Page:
Ode to Doe : Little Miss X

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October 31, 1958 the skeleton of a girl was discovered in Coconino County, Arizona. She was found on a remote hillside 10 miles southeast of the Grand Canyon where she was determined to have been deceased since 1957. The girl was estimated to be between young, approximately 11 to 14 years old at the time of her death. Her case file reads Little Miss X.

The girl was a Caucasian American, but may have also had Hispanic or Latino ancestry. She was somewhere in the ballpark of 5 ft to 5 ft 3 inches tall and estimates to have been 105 lbs. It seems the girl had received appropriate dental care during her life, with seven fillings in four teeth. Her hair appeared be be dyed a light brown but was naturally darker brown. Her hair also had a wave, but this is suspected to be faked.

Investigators assume the victim had been stripped naked prior to, or shortly after, being killed. No clothing was physically on the remains, however clothes were found at the scene. A white woolen cardigan short-sleeved sweater, a white size 34C “Alloette” bra, and brown “World Gamons GRAFF California Wear” labeled Capri pants with a plaid pattern of green and red were found nearby. As well, a pair of white panties were found, but oddly appeared to be too large for the victim.

Many of the victims personal items were also found at the crime scene. This includes an 18 inch 10-carat gold necklace, a travel jar of Pond’s cold cream, a white nylon comb, and a small, blue, plastic nail file case with the indentation of the letter “P” and a hand-printed capital “R”. These could likely be her initials or the initials of someone close to her. A small white powder puff was also found with traces of sun-tan colored powder.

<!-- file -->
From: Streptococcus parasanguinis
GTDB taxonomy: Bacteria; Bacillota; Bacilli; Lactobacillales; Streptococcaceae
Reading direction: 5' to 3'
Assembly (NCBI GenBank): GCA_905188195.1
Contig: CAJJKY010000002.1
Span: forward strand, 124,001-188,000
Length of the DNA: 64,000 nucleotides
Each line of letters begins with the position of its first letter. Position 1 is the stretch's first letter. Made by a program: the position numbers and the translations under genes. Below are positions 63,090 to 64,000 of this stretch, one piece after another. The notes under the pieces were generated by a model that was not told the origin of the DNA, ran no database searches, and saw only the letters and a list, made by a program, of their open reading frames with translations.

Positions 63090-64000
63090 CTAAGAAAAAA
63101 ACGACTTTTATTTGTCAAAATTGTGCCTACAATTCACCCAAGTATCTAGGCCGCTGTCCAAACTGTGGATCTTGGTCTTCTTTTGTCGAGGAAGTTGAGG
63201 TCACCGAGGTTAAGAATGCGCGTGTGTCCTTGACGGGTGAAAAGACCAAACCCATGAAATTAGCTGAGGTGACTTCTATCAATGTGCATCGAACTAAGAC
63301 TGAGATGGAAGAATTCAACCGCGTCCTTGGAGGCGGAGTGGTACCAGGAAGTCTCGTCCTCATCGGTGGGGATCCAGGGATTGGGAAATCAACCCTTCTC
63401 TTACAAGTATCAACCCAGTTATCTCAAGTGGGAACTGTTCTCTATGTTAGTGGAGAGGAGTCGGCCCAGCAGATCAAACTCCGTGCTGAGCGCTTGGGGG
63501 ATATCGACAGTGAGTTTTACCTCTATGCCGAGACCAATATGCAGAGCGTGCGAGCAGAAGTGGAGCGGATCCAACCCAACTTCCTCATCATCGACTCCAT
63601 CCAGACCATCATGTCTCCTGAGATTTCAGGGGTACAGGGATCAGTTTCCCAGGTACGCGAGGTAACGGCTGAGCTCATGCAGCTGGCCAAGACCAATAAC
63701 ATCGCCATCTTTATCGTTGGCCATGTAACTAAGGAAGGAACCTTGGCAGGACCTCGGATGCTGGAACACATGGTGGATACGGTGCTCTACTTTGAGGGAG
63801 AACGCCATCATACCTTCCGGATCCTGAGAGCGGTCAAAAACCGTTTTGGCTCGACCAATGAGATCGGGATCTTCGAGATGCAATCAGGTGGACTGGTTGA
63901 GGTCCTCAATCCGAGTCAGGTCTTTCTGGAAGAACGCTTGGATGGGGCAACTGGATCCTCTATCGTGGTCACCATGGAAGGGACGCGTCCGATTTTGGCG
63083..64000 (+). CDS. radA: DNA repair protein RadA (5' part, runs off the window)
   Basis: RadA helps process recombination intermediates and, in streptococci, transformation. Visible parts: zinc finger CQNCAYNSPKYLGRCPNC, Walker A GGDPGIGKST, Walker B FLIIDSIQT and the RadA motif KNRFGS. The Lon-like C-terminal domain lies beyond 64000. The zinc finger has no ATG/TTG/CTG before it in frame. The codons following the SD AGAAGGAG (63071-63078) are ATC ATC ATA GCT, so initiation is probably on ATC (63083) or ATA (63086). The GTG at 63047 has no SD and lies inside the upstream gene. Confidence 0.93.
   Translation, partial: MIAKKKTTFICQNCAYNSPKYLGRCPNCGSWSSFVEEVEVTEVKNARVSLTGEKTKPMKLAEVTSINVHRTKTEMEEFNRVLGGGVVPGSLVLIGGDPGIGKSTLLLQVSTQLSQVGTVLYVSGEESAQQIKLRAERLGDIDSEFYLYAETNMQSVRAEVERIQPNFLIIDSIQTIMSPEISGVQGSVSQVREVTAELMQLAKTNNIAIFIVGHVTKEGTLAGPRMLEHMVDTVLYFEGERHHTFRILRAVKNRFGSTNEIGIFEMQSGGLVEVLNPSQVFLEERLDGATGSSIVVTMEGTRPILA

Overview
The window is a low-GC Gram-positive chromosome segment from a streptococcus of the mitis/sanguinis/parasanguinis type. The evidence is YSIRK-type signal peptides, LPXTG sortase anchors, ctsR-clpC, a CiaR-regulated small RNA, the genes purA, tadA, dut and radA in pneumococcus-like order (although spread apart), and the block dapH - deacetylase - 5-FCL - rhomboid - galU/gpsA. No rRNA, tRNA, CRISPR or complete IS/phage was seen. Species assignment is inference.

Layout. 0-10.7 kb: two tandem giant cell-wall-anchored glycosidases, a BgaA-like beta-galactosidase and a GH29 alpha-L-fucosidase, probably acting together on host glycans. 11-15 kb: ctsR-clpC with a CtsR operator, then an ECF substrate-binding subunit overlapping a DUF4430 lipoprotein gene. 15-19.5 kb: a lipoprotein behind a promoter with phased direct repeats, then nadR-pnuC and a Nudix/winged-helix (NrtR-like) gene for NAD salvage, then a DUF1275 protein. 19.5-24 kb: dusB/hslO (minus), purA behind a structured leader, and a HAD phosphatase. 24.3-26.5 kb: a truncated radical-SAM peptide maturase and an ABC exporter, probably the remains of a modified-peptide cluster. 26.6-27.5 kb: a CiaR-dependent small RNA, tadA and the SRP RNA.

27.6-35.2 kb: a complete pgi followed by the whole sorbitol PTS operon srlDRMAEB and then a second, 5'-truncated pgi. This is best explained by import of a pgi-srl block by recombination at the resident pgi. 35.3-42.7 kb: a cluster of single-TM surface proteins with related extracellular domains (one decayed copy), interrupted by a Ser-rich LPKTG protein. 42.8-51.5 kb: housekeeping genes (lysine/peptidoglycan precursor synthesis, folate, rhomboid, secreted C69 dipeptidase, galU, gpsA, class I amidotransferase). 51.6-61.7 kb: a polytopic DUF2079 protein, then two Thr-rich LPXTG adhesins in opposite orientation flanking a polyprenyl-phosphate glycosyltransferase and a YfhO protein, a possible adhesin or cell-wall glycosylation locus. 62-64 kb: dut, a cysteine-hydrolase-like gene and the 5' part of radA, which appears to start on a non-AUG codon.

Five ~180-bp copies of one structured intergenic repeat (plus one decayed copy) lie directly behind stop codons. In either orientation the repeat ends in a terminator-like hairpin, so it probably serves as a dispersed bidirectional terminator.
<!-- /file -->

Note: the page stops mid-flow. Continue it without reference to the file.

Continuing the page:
Her body was exhumed in 1962 for further examination; however, no records exist as to where Little Miss X was reburied. Though she was originally buried in the Citizens Cemetery and may have been returned there, officials state they “[have] combed over the old burial records of the time and haven’t been able to figure out where she might be”. The National Center for Missing and Exploited Children has since released a recent facial reconstruction image of Little Miss X.

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So far investigators have not been able to identify the girl for over 50 years. They have however excluded the possibility of the remains belonging to Mary M. Begay, 20, who went missing at the South Rim in August 1957. Also excluded was Connie Smith, a 10-year-old girl who went missing in Connecticut in 1952.

While she appeared to have been well cared for in life, no one has yet been able to identify her in death. Now lost, and nameless, Coconino County sheriff hopes to identify what has become their oldest cold case. Any one with any information is urged to contact the Coconino County Sheriff’s Department at 928-226-5012, or case manager Elizabeth Ross at 928-679-8775.

If you have any information on any missing persons case please call 1-800-THE-LOST.

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